Lane County Home to Leading Humanitarian Research Center
Nate Gartrell, EDN
Eliman Gibba and Alexandra Sianis are used to taking notes when they go overseas. After all, the couple own several restaurants in Lane County, and have made a habit of voyaging to far-away places, so that they can add new recipes to their menus. But when they traveled to Senegal and Gambia last December, they searched not for food ingredients, but for ways they could assist impoverished Gambians and Senegalese.
“We just would like to help them take care of their daily needs,” said Sianis. “And hopefully help them sustain themselves a little bit better.”
For Gibba, the trip was a homecoming; Gibba was born in Senegal, moved to Gambia as a child, then left Africa for the United States in 1990 as a Peace Corps teacher and hadn’t been back since.
After an emotional visit, Gibba and Sianis had identified a major problem: citizens in both countries rely heavily on indoor wood-burning stoves for their cooking, which pollute heavily, both indoors and outdoors, and require a great amount of biomass to work.
“The people cut a lot of wood, and deforestation is creeping in,” said Gibba of conditions in both countries.
The health risks associated with using indoor wood-burning stoves are well-documented. According to the World Health Organization, indoor air pollution is responsible for 1.6 million deaths annually across the globe. Additionally, the majority of those affected are women and children, since they’re often culturally tasked with indoor chores such as cooking.
Gibba and Sianis returned to their home in Eugene, searching for a solution to this problem. Fortunately for them, they didn’t have to look very far.
That’s because Lane County happens to be home to Aprovecho, a not-for-profit organization dedicated to the production of super-efficient rocket stoves, designed for the citizens of impoverished countries to use as an alternative to normal wood-burning stoves. Aprovecho has worked with the United Nations and Mercy Corps, and their work has received international acclaim.
“We’ve done 160 projects in 60 countries all over the world,” said Fred Colgan, Director of the Institutional Stove Project at Aprovecho. “This is a global organization.”
The rocket stoves that Aprovecho make, which run on biomass, are designed to improve cooking efficiency while drastically reducing toxic gas emissions. With normal “stoves” (which can be as primitive as a pot on an open flame), 90-95% of the heat energy can be lost, according to Colgan. Aprovecho’s stoves, by contrast, force the energy to a certain area, which heats the pot faster, and longer, per unit of fuel.
“All the smoke and pollution from all these fires is huge,” said Colgan of normal wood-burning stoves. “And it’s a part of global warming.”
Additionally, according to Aprovecho’s website, the rocket stoves use 60-75% less fuel, and emit 85% less toxic gas. To poor people in underdeveloped countries, this means less risk of death or sickness, and fewer long walks to the nearest wood source.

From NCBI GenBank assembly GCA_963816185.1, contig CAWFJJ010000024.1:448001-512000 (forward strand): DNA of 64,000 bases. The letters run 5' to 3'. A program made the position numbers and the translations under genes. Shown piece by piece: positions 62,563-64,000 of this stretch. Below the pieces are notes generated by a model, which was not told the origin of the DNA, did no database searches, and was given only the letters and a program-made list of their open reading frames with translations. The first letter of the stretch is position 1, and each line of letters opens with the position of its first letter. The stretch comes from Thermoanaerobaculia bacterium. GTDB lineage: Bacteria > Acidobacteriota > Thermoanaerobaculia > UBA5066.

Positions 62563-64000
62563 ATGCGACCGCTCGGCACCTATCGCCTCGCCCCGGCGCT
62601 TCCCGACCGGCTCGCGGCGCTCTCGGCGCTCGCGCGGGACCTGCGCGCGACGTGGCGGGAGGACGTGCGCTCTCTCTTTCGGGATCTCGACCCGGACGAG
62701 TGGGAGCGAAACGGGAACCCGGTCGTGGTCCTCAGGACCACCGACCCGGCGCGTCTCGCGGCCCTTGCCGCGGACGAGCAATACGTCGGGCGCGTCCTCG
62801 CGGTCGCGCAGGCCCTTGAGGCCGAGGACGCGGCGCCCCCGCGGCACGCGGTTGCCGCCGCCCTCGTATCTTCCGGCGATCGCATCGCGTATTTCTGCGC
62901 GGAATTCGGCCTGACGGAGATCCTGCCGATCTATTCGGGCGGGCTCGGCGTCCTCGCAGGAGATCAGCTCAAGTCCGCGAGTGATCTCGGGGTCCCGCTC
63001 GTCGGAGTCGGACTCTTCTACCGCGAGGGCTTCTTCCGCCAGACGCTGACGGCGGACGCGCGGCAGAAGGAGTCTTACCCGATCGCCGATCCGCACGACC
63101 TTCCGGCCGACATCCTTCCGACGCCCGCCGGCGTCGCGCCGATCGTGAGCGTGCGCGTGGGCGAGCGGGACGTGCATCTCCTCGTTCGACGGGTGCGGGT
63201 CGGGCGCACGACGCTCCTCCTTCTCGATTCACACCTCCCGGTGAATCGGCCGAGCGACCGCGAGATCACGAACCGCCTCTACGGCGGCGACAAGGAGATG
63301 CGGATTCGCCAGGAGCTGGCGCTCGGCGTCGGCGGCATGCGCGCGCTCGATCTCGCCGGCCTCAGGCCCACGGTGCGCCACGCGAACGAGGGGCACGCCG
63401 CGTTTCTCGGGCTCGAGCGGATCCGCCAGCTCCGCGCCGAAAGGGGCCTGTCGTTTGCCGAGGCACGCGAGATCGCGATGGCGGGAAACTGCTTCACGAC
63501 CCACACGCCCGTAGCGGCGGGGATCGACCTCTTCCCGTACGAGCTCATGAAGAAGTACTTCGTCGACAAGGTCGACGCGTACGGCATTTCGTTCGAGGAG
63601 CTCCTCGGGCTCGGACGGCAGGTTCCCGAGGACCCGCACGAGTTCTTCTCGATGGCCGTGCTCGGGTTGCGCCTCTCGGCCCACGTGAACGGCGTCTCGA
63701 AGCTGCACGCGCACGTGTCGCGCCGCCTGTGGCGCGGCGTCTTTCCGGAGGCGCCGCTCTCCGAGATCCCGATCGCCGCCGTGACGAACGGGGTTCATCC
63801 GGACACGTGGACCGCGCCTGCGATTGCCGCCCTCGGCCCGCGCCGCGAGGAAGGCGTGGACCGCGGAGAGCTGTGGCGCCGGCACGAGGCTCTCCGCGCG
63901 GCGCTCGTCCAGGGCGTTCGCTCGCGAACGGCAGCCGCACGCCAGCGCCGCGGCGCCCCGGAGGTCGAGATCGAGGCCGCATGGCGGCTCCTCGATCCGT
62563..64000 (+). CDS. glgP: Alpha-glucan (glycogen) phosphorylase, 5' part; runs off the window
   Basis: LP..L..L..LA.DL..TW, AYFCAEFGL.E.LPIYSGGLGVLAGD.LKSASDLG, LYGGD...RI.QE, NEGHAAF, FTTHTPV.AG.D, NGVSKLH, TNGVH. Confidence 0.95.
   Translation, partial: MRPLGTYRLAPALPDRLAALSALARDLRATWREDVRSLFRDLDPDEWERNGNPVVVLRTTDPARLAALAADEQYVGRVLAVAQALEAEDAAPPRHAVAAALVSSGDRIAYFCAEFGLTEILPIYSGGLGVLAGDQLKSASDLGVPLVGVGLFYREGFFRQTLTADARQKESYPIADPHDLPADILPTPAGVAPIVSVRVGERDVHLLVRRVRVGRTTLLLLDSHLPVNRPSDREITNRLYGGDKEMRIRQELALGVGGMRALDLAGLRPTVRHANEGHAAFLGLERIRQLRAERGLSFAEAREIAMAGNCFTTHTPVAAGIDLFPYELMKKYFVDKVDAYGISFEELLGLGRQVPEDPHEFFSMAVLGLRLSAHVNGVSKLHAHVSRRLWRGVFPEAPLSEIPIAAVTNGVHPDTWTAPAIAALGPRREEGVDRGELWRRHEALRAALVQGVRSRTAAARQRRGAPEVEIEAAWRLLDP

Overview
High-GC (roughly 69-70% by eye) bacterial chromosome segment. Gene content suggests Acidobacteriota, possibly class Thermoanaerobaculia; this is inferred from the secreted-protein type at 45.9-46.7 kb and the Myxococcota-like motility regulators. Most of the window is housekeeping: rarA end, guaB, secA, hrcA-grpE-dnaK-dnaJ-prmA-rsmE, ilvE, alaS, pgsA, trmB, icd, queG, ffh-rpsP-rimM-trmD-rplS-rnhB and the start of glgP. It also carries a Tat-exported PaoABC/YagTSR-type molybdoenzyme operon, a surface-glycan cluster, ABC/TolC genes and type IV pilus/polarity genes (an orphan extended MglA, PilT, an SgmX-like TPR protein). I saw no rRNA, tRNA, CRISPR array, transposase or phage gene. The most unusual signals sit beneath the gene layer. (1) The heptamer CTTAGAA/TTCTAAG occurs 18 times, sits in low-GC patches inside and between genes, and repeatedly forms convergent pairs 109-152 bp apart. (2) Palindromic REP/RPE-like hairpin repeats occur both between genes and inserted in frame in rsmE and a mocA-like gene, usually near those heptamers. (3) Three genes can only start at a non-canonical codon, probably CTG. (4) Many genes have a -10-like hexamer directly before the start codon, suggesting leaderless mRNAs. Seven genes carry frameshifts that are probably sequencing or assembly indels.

“In some areas, [women] have to walk 10 kilometers out to find wood and 10 kilometers back, with these enormous bundles of wood, to keep their families alive,” said Colgan, who added that women are frequently raped on such trips. “It’s a huge problem.”
Colgan has dedicated much of his life to Aprovecho. He rents a piece of he and his wife’s Cottage Grove property to Aprovecho, and converted a building used by previous owners as a slaughterhouse there into a small rocket stove factory. Both that factory and Colgan’s office are located less than 100 feet from his home, which Colgan referred to as a “dream come true.”
Soon, with the help of Gibba and Sianis, Aprovecho is planning to take their project a step further. Gibba and Sianis want to set up a rocket stove factory in either Gambia or Senegal, so that citizens in both countries can be employed to produce rocket stoves and distribute them throughout. So far, no such factory exists in Africa; the couple plan to establish the continent’s first.
To do this, they plan to first send some rocket stoves to both countries to see how the people there will react. Gibba said he’s confident that they will be responded to positively, and if they are, the next step involves getting help from the Gambians and Senegalese.
“We’re gonna try to bring people from there (Gambia and Senegal) to come and learn how to make the stoves,” said Gibba. “And then, they’d go back, and we’d make plans for sending a container with all the equipment.”
Sianis and Gibba estimated that this would cost roughly $25,000 to do, and the couple may look to the public for help. They plan to establish a charity in the name of their daughter, Nima Gibba, who was killed at age 11 along with three others, by a drunk driver, in 2009. The charity, which the couple plans to launch in late July, will focus on general aid for impoverished Africans.
Gibba and Sianis both praised Nima’s “giving spirit,” and said that they were planning to create the charity to carry on Nima’s legacy. They said that’s also why they donated many of Nima’s things to children in villages within Gambia and Senegal.
“We took all her clothes, her school bags, her shoes, and passed them around to the kids in the village,” said Sianis. “They were happy, and it made us happy too. And that, honestly, is the biggest inspiration.”